Express law

18 March 2005

Obtaining security for costs in unfair dismissal proceedings

The AIRC recently dismissed unfair dismissal proceedings brought under section 170CE of the Workplace Relations Act 1996 (WR Act) after a self-represented applicant failed to provide security for costs.

Dominika Lis and Suncorp-Metway Staff Pty Ltd

Australian Industrial Relations Commission, 4 March 2005, Richards C, PR955459

On 7 January 2005 the respondent made application for an order that Ms Lis provide security for costs. On 3 February 2005 Richards C ordered Ms Lis to pay $7,350 as security for costs within 28 days.

On 4 March 2005 Richards C dismissed Ms Lis’s unfair dismissal proceedings in accordance with a general discretion under rule 47 of the Australian Industrial Commission Rules 1998. Rule 47A applies to applications or proceedings brought under section 170CE of the WR Act, lodged on or after 1 March 2003. It provides the AIRC with discretion to stay or dismiss an application where a party is in breach of a security for costs order.


The respondent terminated Ms Lis’s employment because she stored and/or distributed emails that included images of the genitalia of naked men and women. Ms Lis admitted to storing and/or distributing the images but considered the images were ‘unique’ or ‘weird’. She did not admit the images were pornographic or in breach of the respondent’s computer use policy.

Ms Lis applied for relief under 170CE of the WR Act because she claimed that:

  • she was prevented from attending a company social function in circumstances where other employees whose employment was also terminated for breaches of the computer policy had been allowed to attend; and
  • the respondent had made the decision to terminate her employment before allowing her time to respond to the allegations put to her.


Rule 47A provides the AIRC with a discretion to order security for costs, subject to provisos. In this case, the provisos were met. In view of all of the circumstances, Richards C concluded that there was nothing which dissuaded him from exercising his discretion and making an order for security for costs. In reaching this decision, Richards C’s salient considerations were:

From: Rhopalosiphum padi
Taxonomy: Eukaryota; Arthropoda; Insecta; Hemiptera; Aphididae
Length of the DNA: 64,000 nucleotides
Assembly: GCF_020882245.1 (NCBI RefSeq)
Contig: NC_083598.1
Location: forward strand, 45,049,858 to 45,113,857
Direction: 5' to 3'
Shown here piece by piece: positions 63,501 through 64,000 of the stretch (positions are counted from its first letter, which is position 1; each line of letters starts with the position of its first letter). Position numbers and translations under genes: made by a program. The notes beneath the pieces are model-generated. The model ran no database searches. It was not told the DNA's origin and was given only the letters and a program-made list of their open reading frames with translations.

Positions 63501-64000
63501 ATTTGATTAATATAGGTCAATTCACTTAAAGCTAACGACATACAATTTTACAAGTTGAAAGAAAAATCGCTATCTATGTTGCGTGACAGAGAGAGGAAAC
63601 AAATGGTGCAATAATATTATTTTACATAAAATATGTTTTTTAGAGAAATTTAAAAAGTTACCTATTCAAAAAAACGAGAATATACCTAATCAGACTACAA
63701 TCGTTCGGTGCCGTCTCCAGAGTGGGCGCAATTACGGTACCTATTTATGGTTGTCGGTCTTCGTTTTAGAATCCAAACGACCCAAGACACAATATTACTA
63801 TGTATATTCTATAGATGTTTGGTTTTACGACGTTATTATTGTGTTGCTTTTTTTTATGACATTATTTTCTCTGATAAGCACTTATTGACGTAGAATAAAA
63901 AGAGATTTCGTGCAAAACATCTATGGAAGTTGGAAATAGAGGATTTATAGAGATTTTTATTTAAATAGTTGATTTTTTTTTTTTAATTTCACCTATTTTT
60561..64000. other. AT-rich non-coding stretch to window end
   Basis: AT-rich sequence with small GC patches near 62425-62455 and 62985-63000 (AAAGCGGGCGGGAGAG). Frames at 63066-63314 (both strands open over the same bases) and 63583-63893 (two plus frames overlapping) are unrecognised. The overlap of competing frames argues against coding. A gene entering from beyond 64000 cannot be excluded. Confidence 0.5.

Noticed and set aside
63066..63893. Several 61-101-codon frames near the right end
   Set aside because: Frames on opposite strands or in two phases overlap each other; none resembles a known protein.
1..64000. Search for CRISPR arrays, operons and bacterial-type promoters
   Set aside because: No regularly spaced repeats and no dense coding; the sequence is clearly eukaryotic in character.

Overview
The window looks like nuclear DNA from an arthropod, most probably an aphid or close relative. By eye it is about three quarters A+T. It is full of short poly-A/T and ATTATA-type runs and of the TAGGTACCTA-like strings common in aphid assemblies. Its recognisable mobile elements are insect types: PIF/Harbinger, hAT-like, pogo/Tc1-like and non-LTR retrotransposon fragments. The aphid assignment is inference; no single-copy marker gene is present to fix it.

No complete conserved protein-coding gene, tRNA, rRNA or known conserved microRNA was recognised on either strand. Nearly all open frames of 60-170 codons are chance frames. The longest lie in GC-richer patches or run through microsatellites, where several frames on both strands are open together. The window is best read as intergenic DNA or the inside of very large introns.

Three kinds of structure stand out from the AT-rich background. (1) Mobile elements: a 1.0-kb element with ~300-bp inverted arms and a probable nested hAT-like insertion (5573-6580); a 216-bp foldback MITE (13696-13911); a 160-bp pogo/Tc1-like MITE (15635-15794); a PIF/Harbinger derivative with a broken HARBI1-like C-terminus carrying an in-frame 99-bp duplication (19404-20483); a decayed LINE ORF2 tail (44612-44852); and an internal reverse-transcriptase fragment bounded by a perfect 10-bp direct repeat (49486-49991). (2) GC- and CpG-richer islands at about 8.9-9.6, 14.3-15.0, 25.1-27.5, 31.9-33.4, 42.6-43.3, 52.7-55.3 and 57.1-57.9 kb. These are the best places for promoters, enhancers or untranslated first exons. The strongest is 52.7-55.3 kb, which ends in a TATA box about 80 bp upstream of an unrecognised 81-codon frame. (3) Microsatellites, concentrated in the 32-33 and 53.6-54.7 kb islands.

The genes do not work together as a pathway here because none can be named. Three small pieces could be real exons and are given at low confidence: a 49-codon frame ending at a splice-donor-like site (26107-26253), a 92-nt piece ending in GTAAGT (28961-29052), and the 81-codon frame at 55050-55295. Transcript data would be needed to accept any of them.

• Ms Lis had not demonstrated that she had the resources or assets to meet any future costs order. Richards C did not consider her financial situation arose solely from the respondent’s actions.
  • The AIRC had conducted three directions conferences aimed at obtaining particulars from Ms Lis so that the respondent could reply.
  • Richards C did not consider the respondent made the application with the purpose of delaying the matter.
  • Richards C considered there was no developed or comprehensive submissions or available evidence which suggested that Ms Lis had a sustainable case. He also doubted whether her application could result in an outcome providing any appreciable relief. In this regard, Richards C noted Kirby J’s comments, in Merribee Pastoral Industries, that lack of apparent merit might be a reason for ordering security for costs.
  • As Ms Lis was not legally represented, a costs order would not affect her ability to proceed with the application.


This is a rare exercise of this discretion. The decision follows from the recent decision of Whelan C in Polaris Sales Australia and Pettigrew PR946259. Both decisions demonstrate that particular factors must be present in order for the AIRC to make an order for security for costs. When determining whether a respondent is likely to be successful in an application for security for costs, the respondent needs to consider the following factors:

  • The applicant’s financial situation should not be an automatic bar to making the order; nor should it automatically mean that an order should be made.
  • Has the applicant’s financial situation been caused by their employment being terminated?
  • Will the order frustrate the applicant's right to litigate their claim?
  • Is the application without merit, without reasonable prospect of success or vexatious?
  • If the application is brought at a later stage of the proceedings, has the applicant acted unreasonably?
  • Are there any public interest considerations which should be taken into account and are there any unusual aspects to the case?

Text of the decision is available at:

This is to be read in conjunction with the orders of Richards C of 4 March 2005 dismissing the application which is available at:

For further information please contact:

Damien O’Donovan

Senior Executive Lawyer

T 02 6253 7424 F 02 6253 7384


Briony Eales


T 02 6253 7032 F 02 6253 7381

Important: The material in Express law is provided as an early, interim view for general information only and further analysis on the matter may be prepared by AGS. The material should not be relied upon for the purpose of a particular matter. Please contact AGS before any action or decision is taken on the basis of any of the material in this message.